From autumn on, or at the earliest convenience, we are looking for a new postdoc for the (still fairly new) Obleser lab in Lübeck. Please see the job advert here. Deadline for applications is July 6.
From this particular postholder we hope for some support in our Methods teaching as well, therefore a decent command of German will be required.
Finally, this is a brief “Hello” from Lübeck, where the new instantiation of the Obleser lab has set up shop:
I took this photo at the beginning of our journal club session last friday; the wide angle being necessary to showcase our latest addition, the new projector.
From left to right: Michael Plöchl, Malte Wöstmann, Lorenz Fiedler, Sung-Joo Lim, Mohsen Alavash, Franziska Scharata, and Sarah Tune. Not in picture: Sophie Herbst. Welcome to Lübeck, everybody!
Our newest member of the lab, post-doc Sarah Tune, just published a review article in the Journal of Neuroscience. The article appeared in the “Journal Club” section, where graduate students or post-docs are given the chance to write short review pieces.
Sarah and former UCI Brain Circuits colleague Salomi Asaridou comment on a recent TMS study by Davey et al. (2015) who investigated the role(s) of the middle temporal gyrus and angular gyrus in the encoding and retrieval of semantic information. Sarah and Salomi review and discuss some of the factors that limit the interpretation of rTMS-induced behavioral changes in semantic judgement tasks. Concluding, they argue that a focus on neural networks and mechanistic principles is key to understanding the neural implementation of semantic cognition.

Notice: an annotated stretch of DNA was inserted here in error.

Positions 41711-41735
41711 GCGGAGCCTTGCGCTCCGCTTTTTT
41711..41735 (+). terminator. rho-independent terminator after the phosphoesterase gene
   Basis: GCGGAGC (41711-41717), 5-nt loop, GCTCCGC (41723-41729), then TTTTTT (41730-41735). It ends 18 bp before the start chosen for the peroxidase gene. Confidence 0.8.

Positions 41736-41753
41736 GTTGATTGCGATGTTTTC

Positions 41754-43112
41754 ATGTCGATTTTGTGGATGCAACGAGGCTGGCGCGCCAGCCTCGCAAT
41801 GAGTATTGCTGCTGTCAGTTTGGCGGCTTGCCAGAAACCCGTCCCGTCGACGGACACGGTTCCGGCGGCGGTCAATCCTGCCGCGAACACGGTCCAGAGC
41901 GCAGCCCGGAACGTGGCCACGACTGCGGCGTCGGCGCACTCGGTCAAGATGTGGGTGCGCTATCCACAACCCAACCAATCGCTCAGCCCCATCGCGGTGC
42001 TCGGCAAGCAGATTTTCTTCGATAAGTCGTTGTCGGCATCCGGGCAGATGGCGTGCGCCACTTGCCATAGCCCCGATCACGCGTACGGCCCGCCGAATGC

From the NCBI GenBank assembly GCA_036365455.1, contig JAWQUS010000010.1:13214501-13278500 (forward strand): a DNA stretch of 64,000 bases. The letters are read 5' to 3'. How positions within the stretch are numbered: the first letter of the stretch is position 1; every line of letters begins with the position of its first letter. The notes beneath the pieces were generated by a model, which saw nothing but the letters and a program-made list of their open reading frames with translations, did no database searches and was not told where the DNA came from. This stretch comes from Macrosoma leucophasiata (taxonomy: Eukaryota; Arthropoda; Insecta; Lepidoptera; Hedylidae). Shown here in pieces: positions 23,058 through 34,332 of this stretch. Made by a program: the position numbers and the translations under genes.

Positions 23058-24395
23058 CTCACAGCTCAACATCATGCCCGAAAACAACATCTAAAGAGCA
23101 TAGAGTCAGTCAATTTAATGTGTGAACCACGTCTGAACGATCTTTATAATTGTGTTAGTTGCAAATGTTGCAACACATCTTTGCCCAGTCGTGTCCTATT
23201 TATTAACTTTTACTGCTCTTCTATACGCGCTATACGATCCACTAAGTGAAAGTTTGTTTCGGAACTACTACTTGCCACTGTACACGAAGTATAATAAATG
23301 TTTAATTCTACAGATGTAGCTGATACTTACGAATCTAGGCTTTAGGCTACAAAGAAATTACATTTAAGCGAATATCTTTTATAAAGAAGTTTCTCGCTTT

For those interested in auditory cortex and how a regime of predictions, prediction updates and surprise (a version of “prediction error”) might be implemented there, I contributed a brief featurette (“insight”, they call it) to eLife on a recent paper by Will Sedley, Tim Griffiths, and others. Check it out.
[UPDATE] New paper in PNAS: Spatiotemporal dynamics of auditory attention synchronize with speech, Woestmann et al.
Wöstmann, Herrmann, Maess and Obleser demonstrate that the hemispheric lateralization of neural alpha oscillations measured in the magnetoencephalogram (MEG) synchronizes with the speech signal and predicts listeners’ speech comprehension.
Now available online: